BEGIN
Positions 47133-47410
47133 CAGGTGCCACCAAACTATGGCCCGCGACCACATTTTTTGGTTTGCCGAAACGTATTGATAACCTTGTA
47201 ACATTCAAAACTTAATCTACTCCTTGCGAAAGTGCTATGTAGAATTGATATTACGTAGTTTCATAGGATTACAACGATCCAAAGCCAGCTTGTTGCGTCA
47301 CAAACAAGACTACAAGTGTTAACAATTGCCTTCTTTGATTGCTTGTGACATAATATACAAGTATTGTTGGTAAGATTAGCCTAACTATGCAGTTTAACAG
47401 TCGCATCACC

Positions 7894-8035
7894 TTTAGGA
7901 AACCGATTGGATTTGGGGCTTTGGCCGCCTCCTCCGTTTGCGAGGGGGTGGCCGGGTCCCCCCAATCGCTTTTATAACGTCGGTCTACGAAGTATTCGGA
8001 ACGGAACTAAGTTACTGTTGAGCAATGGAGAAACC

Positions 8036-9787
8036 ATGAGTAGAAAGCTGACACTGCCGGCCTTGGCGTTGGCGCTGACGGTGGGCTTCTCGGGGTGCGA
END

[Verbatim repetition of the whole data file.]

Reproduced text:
Positions 47133-47410
47133 CAGGTGCCACCAAACTATGGCCCGCGACCACATTTTTTGGTTTGCCGAAACGTATTGATAACCTTGTA
47201 ACATTCAAAACTTAATCTACTCCTTGCGAAAGTGCTATGTAGAATTGATATTACGTAGTTTCATAGGATTACAACGATCCAAAGCCAGCTTGTTGCGTCA
47301 CAAACAAGACTACAAGTGTTAACAATTGCCTTCTTTGATTGCTTGTGACATAATATACAAGTATTGTTGGTAAGATTAGCCTAACTATGCAGTTTAACAG
47401 TCGCATCACC

Positions 7894-8035
7894 TTTAGGA
7901 AACCGATTGGATTTGGGGCTTTGGCCGCCTCCTCCGTTTGCGAGGGGGTGGCCGGGTCCCCCCAATCGCTTTTATAACGTCGGTCTACGAAGTATTCGGA
8001 ACGGAACTAAGTTACTGTTGAGCAATGGAGAAACC

Positions 8036-9787
8036 ATGAGTAGAAAGCTGACACTGCCGGCCTTGGCGTTGGCGCTGACGGTGGGCTTCTCGGGGTGCGA